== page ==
You had great intentions when you launched your internal energy efficiency project. And you had high hopes when you had a new LEED certified facility built. Now your campaign has finished and your facility is complete. But how do you know if your intentions were met and your high hopes were reached? According to a U.S. Green Building Council study some of the LEED certified buildings do better than anticipated but nearly an equal number do worse. Sometime they do much worse. On paper your intended energy savings may look great but in reality they may not be anywhere near what you planned for.
After going through the expense and trouble to be more energy efficient how do you make sure you get what you planned for? And how do you adequately control your on going energy usage? Installing software systems and meters that can help building owners understand their energy usage is one answer. These systems can expose inefficiencies in various systems, like HVAC equipment, that can then be properly dealt with. But just as important as software is some “hands-on” help. If you have an assembly line or other heavy machinery running in your facility a qualified industrial electrical contractor, like New Electric, can make sure everything continues to run at peak efficiency. They will be able to determine if something as simple as replacing an inefficient motor to something more complex like PLC programming changes will keep your energy costs in check. The ongoing cost saving to their suggested changes can be significant.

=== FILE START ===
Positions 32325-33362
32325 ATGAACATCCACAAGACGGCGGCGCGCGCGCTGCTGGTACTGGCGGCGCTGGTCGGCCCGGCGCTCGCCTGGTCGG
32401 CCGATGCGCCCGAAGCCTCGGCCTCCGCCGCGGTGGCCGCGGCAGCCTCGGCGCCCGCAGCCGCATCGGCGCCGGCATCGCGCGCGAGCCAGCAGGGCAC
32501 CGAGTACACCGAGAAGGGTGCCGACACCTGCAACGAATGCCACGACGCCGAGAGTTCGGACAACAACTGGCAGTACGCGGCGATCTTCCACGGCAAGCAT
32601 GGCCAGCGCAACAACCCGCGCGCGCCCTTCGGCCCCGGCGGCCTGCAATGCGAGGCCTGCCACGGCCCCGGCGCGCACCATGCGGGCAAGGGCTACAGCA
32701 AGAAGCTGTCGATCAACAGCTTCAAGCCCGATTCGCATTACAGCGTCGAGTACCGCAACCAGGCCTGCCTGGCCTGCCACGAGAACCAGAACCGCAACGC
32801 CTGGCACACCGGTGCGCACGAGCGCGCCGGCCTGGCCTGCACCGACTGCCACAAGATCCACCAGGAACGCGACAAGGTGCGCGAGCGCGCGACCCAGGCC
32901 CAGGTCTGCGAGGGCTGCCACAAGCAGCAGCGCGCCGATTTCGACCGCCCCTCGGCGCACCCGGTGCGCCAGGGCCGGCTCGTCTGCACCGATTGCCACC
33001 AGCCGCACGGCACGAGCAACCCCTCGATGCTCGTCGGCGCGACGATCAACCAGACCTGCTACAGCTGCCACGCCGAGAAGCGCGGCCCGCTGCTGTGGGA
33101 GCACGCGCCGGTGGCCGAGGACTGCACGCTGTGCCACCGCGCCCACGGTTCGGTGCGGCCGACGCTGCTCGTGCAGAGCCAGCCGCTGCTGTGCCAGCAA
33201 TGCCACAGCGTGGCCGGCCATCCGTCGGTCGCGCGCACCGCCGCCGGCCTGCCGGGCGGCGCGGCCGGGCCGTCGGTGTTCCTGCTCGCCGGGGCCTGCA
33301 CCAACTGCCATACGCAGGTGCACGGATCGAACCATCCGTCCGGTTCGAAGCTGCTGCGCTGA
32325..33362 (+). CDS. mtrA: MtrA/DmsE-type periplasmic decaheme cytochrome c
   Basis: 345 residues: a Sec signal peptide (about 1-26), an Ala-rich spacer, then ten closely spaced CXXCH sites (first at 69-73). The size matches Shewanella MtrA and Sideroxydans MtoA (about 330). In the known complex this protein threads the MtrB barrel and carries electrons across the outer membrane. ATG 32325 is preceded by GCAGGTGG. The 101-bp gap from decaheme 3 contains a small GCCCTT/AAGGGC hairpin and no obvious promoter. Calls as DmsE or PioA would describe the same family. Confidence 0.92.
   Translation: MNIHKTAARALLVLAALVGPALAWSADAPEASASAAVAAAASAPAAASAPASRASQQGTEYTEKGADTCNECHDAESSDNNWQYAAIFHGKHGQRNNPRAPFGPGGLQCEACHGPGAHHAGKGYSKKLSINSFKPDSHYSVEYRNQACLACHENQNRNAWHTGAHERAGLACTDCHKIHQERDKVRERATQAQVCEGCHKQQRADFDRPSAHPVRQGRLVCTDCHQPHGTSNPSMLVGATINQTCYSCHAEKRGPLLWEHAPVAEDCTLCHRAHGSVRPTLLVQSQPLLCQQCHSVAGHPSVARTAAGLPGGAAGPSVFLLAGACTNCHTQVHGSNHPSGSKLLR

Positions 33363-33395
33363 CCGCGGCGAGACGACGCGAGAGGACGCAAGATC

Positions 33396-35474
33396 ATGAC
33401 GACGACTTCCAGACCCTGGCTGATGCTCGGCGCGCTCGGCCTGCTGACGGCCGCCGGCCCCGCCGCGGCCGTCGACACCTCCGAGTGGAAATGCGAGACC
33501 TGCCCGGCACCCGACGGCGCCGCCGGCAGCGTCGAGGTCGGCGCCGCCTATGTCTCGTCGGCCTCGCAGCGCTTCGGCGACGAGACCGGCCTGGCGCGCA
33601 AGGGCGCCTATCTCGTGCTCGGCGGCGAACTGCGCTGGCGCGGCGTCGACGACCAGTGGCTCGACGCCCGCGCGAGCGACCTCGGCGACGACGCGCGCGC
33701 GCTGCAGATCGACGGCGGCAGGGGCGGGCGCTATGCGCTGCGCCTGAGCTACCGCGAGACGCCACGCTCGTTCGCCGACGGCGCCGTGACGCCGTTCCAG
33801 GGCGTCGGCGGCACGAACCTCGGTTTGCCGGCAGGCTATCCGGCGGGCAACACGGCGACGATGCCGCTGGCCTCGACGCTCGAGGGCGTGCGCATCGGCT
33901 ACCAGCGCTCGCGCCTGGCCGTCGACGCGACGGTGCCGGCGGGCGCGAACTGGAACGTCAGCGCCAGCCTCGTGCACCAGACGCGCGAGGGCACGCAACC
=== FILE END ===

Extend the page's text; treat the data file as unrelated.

Don’t assume your energy efficiency project or your new LEED building are delivering on their promised cost saving. Studies show they can fall way short. A highly experienced industrial electrical contractor like New Electric can help ensure the long-term success of your energy efficiency projects.
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